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The Economist Continental Europe Edition

The Economist Continental Europe Edition 04/07/2018

The Economist is the premier source for the analysis of world business and current affairs, providing authoritative insight and opinion on international news, world politics, business, finance, science and technology, as well as overviews of cultural trends and regular Special reports on industries and countries.

Land:
United Kingdom
Språk:
English
Utgiver:
The Economist Newspaper Limited - Europe
Hyppighet:
Weekly
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8 min.
the world this week

Politics France’s four main railway unions went on strike in protest against reforms planned by President Emmanuel Macron. He proposes to end railway workers’ special employment status, which includes employment for life. Energy workers, rubbish collectors and Air France employees are also on strike. The stoppages are the most serious threat yet to Mr Macron’s agenda of reforms. Italy’s president, Sergio Mattarella, launched formal coalition talks between the parties, a month after a legislative election produced a fragmented parliament. The populist Five Star Movement emerged as the largest party. But to reach a majority, a pact would be needed with other groups. Five Star has already ruled out a coalition with Forza Italia, the centre-right party of Silvio Berlusconi, a former prime minister and billionaire. Russian police arrested Ziyavudin Magomedov, a Dagestani billionaire,…

5 min.
solving murder

THE planet has rarely been so peaceful. Even with terrible fighting in such places as Congo, Syria and Yemen, wars between and within countries are becoming less common and less deadly. But a dark menace looms. Some of the developing world’s cities threaten to be engulfed by murder. Of the 560,000 violent deaths around the world in 2016, 68% were murders; wars caused just 18%. Murder has been falling in rich countries (though London is suffering an outbreak), but it has long plagued Latin America and is starting to climb in parts of southern Africa, the Middle East and Asia. The world often goes to great lengths to stop wars. Just imagine if it put as much effort into stopping murders. Latin America shows what is at stake. It has 8% of…

3 min.
how to stay on track

MAYHEM at railway stations. Gridlock on the roads. The scenes of strife in France this week were as familiar as they were symbolic. On April 3rd train drivers and other rail staff began a rolling strike, planned for two out of every five days, that may last for months. It could be a re-run of the strikes that paralysed the country in 1995, forcing Alain Juppé, Jacques Chirac’s prime minister, to back down in the face of chaos. How President Emmanuel Macron handles the confrontation with unions will determine whether he lives up to his electoral promise to “unblock” France, or joins the long list of French leaders defeated by the revolt of the street. A grève problem Strikes are part of France’s culture of protest. They are seldom just a demand…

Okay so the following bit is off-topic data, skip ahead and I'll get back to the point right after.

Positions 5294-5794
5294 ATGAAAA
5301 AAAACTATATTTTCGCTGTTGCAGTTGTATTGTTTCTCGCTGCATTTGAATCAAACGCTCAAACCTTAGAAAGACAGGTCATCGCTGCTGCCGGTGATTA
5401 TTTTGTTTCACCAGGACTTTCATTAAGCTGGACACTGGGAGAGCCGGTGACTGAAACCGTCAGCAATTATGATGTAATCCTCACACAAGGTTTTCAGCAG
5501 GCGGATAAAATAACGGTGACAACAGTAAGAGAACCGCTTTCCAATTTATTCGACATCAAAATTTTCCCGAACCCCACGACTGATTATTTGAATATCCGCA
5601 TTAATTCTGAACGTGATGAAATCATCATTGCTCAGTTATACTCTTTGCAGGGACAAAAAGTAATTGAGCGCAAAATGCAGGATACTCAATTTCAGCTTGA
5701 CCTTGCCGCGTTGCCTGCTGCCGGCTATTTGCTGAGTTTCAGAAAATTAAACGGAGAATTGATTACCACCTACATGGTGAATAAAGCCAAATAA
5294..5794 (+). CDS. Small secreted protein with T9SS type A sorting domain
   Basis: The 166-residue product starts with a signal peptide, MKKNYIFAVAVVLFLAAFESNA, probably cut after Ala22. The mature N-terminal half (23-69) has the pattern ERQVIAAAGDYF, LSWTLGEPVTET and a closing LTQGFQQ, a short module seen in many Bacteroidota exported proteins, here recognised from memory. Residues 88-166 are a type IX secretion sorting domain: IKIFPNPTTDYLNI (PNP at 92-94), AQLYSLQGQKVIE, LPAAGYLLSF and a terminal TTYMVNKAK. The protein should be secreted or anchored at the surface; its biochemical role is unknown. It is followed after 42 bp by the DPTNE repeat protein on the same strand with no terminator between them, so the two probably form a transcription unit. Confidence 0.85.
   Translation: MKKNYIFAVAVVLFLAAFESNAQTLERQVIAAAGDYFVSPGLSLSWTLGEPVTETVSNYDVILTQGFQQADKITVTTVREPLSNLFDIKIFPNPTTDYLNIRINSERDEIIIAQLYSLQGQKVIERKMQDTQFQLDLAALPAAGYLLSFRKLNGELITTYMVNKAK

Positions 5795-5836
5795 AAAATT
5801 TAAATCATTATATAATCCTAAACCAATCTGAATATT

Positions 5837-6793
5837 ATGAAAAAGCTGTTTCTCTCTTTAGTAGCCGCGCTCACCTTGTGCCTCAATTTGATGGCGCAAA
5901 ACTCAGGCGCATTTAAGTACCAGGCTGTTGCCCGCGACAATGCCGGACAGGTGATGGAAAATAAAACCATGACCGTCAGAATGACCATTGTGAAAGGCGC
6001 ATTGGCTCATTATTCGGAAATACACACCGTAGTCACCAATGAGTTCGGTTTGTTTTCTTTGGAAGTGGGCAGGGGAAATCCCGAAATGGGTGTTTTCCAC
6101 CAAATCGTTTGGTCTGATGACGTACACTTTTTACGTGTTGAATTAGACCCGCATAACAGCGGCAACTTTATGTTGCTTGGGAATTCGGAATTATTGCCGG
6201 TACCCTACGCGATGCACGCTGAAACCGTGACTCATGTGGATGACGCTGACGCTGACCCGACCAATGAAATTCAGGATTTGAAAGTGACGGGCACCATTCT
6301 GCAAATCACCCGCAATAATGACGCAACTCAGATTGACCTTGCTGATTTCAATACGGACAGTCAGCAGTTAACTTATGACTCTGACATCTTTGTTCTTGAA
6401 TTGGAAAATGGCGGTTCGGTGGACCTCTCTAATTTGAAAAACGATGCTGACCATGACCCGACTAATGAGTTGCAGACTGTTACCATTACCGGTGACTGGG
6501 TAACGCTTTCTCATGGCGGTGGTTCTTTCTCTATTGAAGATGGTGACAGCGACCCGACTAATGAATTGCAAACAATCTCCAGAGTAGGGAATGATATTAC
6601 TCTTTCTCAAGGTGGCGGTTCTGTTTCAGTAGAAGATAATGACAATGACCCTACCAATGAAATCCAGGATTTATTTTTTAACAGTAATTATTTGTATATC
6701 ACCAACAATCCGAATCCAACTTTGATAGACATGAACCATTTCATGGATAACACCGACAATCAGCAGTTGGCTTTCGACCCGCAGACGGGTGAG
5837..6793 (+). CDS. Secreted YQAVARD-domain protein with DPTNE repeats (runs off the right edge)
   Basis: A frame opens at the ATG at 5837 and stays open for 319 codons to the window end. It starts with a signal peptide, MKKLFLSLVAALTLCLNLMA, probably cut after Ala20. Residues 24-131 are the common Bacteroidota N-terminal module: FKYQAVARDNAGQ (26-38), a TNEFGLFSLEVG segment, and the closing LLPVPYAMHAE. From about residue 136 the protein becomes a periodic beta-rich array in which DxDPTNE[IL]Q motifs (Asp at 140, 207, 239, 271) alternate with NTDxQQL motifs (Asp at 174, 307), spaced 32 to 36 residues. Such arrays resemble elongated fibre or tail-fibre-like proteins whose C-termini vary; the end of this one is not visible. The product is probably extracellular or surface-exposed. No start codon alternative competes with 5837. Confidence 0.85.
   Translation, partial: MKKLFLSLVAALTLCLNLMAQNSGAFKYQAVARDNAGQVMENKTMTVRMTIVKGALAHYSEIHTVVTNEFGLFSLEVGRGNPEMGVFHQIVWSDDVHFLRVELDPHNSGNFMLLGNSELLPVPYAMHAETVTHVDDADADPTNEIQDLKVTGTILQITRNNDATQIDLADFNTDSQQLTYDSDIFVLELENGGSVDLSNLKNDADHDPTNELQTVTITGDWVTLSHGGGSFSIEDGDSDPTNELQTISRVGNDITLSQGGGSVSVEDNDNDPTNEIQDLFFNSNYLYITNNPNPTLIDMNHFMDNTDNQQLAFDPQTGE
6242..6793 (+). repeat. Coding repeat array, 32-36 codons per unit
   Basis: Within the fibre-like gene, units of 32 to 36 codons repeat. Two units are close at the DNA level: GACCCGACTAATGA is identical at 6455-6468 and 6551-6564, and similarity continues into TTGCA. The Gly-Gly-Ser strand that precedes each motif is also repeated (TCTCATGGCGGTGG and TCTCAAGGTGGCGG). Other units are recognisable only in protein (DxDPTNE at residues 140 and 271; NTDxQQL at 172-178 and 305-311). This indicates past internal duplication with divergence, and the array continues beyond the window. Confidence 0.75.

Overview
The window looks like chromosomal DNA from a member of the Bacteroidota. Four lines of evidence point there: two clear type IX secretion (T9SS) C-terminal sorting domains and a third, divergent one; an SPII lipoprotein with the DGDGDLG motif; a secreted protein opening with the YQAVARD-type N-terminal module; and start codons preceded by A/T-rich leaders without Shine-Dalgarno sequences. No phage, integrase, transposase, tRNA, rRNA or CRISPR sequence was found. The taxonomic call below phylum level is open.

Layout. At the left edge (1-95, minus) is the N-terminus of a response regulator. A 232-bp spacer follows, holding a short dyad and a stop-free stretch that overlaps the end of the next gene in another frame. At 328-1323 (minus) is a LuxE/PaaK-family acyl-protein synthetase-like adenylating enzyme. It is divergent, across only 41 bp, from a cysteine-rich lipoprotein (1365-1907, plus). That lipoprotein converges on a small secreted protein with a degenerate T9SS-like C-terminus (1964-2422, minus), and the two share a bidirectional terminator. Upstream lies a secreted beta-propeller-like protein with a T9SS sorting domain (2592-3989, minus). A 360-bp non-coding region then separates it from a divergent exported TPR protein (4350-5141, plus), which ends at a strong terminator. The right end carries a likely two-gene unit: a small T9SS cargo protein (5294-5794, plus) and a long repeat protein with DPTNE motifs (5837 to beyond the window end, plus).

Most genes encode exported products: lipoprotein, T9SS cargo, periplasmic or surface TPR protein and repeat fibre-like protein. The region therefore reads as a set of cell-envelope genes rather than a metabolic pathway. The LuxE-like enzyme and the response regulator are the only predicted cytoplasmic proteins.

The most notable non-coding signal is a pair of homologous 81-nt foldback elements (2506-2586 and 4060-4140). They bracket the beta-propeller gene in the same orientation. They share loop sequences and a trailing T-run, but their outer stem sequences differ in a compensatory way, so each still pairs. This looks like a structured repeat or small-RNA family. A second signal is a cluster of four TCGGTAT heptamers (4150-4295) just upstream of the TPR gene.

3 min.
copy that

AMERICA rarely looks to the bureaucrats of Brussels for guidance. Commercial freedom appeals more than dirigisme. But when it comes to data privacy, the case for copying the best bits of the European Union’s approach is compelling. The General Data Protection Regulation (GDPR) is due to come into force next month. It is rules-heavy and has its flaws, but its premise that consumers should be in charge of their personal data is the right one. The law lets users gain access to, and to correct, information that firms hold on them. It gives consumers the right to transfer their data to another organisation. It requires companies to define how they keep data secure. And it lets regulators levy big fines if firms break the rules. America has enacted privacy rules in areas…

3 min.
dragons fly

OVER the past few decades, established airlines in Europe and America have been hit by one thing after another. First came low-cost carriers, chipping away at their short-haul routes. Lately, a new crop of super-connecting airlines in the Gulf, Emirates, Etihad and Qatar Airways, has lured away their long-haul passengers with superior service and lower fares. Now looms the biggest threat of all—the rise of several promising Chinese airlines (see Business section). Unfortunately, the response of the incumbents risks depriving passengers of the benefits from this latest wave of competition. China’s airlines are rising up the world rankings at a breathtaking pace. In 2007 passengers in China made 184m journeys by air; last year around 550m did. The International Air Transport Association, a trade group, predicts that China will leapfrog America…

3 min.
how to narrow it

PITY Britain’s press officers. April 4th was the deadline for employers in Britain with 250 workers or more to publish details of the difference between the average pay of their male and female employees, under a new annual reporting requirement (The Economist Group recorded a median gap of 29.5%). The overall figures are eye-opening: eight out of ten employers pay men more than women. Theresa May, the prime minister, has promised to tackle this “burning injustice”. Some take the numbers to mean that women are paid less than men for the same job. In fact the exercise bluntly compares employees’ pay without accounting for their differing roles—so Premier League football clubs have vast but meaningless pay gaps, as the men on the pitch are compared with the women on the turnstiles.…